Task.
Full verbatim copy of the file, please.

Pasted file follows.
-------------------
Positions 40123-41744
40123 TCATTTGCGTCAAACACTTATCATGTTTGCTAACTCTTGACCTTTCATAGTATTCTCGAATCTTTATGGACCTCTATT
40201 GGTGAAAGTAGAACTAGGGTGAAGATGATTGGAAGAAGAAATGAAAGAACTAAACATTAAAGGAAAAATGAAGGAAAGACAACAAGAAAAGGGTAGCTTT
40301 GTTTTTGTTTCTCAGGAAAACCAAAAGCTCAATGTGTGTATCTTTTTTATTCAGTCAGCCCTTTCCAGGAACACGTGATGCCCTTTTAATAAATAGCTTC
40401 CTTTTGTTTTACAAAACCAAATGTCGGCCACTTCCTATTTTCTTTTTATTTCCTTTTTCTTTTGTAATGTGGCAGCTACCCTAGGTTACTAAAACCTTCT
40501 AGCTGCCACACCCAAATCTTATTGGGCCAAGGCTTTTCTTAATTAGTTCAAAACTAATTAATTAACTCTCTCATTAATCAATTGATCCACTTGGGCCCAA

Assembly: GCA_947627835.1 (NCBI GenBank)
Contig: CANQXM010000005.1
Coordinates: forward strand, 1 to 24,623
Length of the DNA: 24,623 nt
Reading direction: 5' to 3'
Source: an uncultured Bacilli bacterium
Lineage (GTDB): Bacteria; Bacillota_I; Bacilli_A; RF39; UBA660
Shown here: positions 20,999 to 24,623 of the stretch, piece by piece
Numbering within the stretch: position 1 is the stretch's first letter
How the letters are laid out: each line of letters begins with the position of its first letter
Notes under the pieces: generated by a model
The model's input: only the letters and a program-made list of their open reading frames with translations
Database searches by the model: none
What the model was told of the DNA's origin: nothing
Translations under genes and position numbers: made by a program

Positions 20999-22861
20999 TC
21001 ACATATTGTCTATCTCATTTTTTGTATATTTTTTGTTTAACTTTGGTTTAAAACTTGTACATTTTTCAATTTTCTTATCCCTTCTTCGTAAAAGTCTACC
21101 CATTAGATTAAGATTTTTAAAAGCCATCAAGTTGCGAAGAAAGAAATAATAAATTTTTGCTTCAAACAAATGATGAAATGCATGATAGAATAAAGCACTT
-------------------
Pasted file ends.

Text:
Positions 40123-41744
40123 TCATTTGCGTCAAACACTTATCATGTTTGCTAACTCTTGACCTTTCATAGTATTCTCGAATCTTTATGGACCTCTATT
40201 GGTGAAAGTAGAACTAGGGTGAAGATGATTGGAAGAAGAAATGAAAGAACTAAACATTAAAGGAAAAATGAAGGAAAGACAACAAGAAAAGGGTAGCTTT
40301 GTTTTTGTTTCTCAGGAAAACCAAAAGCTCAATGTGTGTATCTTTTTTATTCAGTCAGCCCTTTCCAGGAACACGTGATGCCCTTTTAATAAATAGCTTC
40401 CTTTTGTTTTACAAAACCAAATGTCGGCCACTTCCTATTTTCTTTTTATTTCCTTTTTCTTTTGTAATGTGGCAGCTACCCTAGGTTACTAAAACCTTCT
40501 AGCTGCCACACCCAAATCTTATTGGGCCAAGGCTTTTCTTAATTAGTTCAAAACTAATTAATTAACTCTCTCATTAATCAATTGATCCACTTGGGCCCAA

Assembly: GCA_947627835.1 (NCBI GenBank)
Contig: CANQXM010000005.1
Coordinates: forward strand, 1 to 24,623
Length of the DNA: 24,623 nt
Reading direction: 5' to 3'
Source: an uncultured Bacilli bacterium
Lineage (GTDB): Bacteria; Bacillota_I; Bacilli_A; RF39; UBA660
Shown here: positions 20,999 to 24,623 of the stretch, piece by piece
Numbering within the stretch: position 1 is the stretch's first letter
How the letters are laid out: each line of letters begins with the position of its first letter
Notes under the pieces: generated by a model
The model's input: only the letters and a program-made list of their open reading frames with translations
Database searches by the model: none
What the model was told of the DNA's origin: nothing
Translations under genes and position numbers: made by a program

Positions 20999-22861
20999 TC
21001 ACATATTGTCTATCTCATTTTTTGTATATTTTTTGTTTAACTTTGGTTTAAAACTTGTACATTTTTCAATTTTCTTATCCCTTCTTCGTAAAAGTCTACC
21101 CATTAGATTAAGATTTTTAAAAGCCATCAAGTTGCGAAGAAAGAAATAATAAATTTTTGCTTCAAACAAATGATGAAATGCATGATAGAATAAAGCACTT